Educational Reach: before and after

Project participants were asked to describe their organisation's educational reach after completing this project, particularly in relation to the use of clever use of ICTs with their particular learner group and any learner outcomes that impacted on results, reach and retention.

Learner reach - the lid is off!

The staff at Coonara see that the possibilities are endless and are keen to extend blended learning options across the organisation and make it
available to all learner groups.

They see it as having a postive impact on retention. Retention issues are often related to the fact that people have many demands on their time, so providing greater flexibility will assist students.
The staff at Coonara believe that outcomes and retention go hand in hand. Increased flexibility has to improve outcomes, as technology increases their ability to better cater for individual needs.

ICTS in educational and vocational content and how it is delivered across both accredited and pre- accredited curricula

In 2008 Coonara will offer accredited programs with a blended learning component.
- accredited delivery will also be considered, but the demand is not as high– more demand for accredited training.
In fact Coonara sees blended learning as a way of convincing the local community that pre-accredited training can be really beneficial for them. Currently they don’t see pre-accredited as a good a pathway for employment.
Coonara belives that technology can facilitate innovative delivery of pre-accredited training that will provide an excellent basis for accredited study.

Postscript- educational reach a teacher perspective

Below is an experpt of an article written by Lynne Gibb -the Coonara e-learning champion about the work she has done with wikis at the centre:

Supporting and engaging students

The Certificate 2 and 3 in Community Work wiki has been very, very successful. The tutor who set this up was trained by me and she became extremely enthusiastic about things and set up a wiki for these students. I suggested to her that because she had some low-level literacy students in the group that she might try and consider some ways of setting up the site that might assist these students. So between us we came up with some ideas, for instance she uploaded icons, little pictures to put next to the links on the side, which I’d never seen done before. One of her students happened to be a moderator of her own website and was really quite experienced at doing this type of thing, so she has taken a real leadership role in this and has gone into the help section, read the help section from top to bottom, learned things about wikis that even I hadn’t had time to look at, and began to feed back all this information to me and the other tutor. Also we gave her permission to set up various things on the wiki herself, so for instance she taught another fairly computer-literate student how to download some games and they uploaded them onto the site. So they have a little play section that the students that don’t have such high computer level skills can learn some really good mouse skills by clicking and dragging and playing these games. They also got right into putting little icons and animated things to brighten up the site. She also took the help section and rewrote a lot of it very simply, using bigger text for the lower-level literacy students. We also buddied this particular person with one of the low-level literacy students who found it a bit daunting to contribute to the wiki and she is, at this point, working with her in the class situation, in a face-to-face situation in the class, helping her to come to terms with the wiki and to feel that she can put something on there, and I feel we are just about on the cusp of this person being able to upload something onto the discussion area of the wiki. So we’re all holding our breath for that. When it does happen it’s going to be an amazing breakthrough because this person was absolutely terrified at the beginning. So in a couple of months she’s come a long way.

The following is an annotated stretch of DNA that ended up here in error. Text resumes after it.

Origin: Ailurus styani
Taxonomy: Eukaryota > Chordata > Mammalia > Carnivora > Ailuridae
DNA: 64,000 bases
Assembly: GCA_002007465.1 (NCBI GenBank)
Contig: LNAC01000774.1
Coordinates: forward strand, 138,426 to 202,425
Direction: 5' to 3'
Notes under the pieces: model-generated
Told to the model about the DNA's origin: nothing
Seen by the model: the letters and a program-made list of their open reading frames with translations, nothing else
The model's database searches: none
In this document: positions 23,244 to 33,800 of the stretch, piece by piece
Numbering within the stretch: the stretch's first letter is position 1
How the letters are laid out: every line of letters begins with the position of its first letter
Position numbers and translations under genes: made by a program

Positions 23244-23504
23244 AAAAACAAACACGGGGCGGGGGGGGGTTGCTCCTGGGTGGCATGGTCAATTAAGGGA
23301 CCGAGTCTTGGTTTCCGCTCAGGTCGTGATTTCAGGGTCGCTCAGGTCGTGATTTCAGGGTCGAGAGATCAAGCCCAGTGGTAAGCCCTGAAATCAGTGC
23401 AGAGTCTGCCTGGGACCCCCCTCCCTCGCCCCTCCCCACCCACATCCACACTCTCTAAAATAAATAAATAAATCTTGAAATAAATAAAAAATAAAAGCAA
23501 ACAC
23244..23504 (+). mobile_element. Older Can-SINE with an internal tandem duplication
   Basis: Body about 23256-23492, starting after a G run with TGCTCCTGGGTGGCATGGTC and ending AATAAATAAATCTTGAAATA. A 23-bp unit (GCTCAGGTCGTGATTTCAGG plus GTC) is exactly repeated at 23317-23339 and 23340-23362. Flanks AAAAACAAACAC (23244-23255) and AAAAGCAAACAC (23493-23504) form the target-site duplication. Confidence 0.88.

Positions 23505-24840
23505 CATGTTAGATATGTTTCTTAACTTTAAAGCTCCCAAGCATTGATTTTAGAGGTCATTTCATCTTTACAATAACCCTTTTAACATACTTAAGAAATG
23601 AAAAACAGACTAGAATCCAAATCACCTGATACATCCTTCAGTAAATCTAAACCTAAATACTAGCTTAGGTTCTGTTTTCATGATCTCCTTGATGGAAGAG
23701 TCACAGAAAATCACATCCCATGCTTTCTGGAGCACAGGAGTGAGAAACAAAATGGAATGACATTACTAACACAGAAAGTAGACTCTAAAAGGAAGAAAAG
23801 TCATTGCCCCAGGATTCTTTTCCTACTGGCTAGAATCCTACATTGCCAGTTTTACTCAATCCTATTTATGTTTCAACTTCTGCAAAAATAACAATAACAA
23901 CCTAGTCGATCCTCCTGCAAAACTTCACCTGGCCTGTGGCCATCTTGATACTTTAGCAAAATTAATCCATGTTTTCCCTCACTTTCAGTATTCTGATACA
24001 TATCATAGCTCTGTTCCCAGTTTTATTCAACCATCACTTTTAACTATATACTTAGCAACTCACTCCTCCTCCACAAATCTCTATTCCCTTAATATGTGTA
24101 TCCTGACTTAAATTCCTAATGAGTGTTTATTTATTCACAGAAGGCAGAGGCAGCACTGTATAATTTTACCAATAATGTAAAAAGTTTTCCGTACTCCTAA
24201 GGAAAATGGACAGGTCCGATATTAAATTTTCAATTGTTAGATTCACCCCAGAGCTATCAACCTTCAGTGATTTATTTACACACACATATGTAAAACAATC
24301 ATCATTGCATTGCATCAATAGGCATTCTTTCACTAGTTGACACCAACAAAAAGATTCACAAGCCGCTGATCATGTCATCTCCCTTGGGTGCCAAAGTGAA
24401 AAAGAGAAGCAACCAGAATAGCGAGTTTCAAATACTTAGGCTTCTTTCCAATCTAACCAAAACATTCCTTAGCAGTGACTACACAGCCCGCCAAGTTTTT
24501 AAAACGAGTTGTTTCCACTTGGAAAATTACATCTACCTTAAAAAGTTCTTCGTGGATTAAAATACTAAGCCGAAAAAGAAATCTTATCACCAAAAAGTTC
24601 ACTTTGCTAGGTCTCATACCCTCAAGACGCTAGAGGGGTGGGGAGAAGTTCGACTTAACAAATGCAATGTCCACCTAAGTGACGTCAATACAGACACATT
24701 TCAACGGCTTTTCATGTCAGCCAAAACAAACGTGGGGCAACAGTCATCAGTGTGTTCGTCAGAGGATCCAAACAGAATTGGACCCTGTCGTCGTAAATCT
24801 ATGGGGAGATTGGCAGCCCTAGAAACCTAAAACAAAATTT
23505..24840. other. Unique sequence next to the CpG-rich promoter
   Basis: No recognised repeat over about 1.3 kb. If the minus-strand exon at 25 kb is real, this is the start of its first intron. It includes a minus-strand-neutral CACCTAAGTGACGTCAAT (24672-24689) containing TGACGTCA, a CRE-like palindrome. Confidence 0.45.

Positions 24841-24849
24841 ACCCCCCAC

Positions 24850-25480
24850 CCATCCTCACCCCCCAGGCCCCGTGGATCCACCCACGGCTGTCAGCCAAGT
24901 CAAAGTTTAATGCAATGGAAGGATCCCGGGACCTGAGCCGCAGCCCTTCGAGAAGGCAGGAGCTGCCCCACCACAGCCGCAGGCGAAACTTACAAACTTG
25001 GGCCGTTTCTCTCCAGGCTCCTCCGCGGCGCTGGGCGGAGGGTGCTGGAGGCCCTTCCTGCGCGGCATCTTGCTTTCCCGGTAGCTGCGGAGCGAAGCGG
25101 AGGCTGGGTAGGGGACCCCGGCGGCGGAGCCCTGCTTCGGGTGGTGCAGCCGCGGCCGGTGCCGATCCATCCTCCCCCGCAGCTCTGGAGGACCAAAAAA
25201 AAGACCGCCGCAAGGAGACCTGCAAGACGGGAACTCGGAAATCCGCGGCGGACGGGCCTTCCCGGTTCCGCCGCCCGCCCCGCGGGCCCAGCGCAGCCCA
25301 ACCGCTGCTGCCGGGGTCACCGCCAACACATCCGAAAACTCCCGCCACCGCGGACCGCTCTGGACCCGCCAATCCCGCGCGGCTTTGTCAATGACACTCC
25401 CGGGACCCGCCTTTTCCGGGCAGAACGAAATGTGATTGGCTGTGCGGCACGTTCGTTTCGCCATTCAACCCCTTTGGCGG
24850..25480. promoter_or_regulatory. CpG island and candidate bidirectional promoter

The other low-level literacy student has started to contribute and put things up on the discussion area and I also made sure that the tutor and this other student replied straightaway, and I also pop in from time to time and put in some encouraging replies to this student and the more you reply to him the more he starts to contribute. So that seems to be working really well too.

Another thing that they’ve uploaded is a Google calendar, and the students absolutely love this. They can get onto the calendar and find out things like assessment due dates, what’s coming up on the program for their learning, any field expeditions etc, where they have to go at what times etc, all that kind of thing. They can also put things up themselves, and so we get students’ birthdays and all sorts of things happening on there as well and they really enjoy using that.

Another thing the tutor has done is she has uploaded assessment tasks and in a face-to-face session together we showed the students how to download them and they’ve all managed to do that at home now, except for the one student who has been buddied.

Read the complete article and find out more about Lynne's experiences and download a podcast by visiting the Guide to Social e-learning at: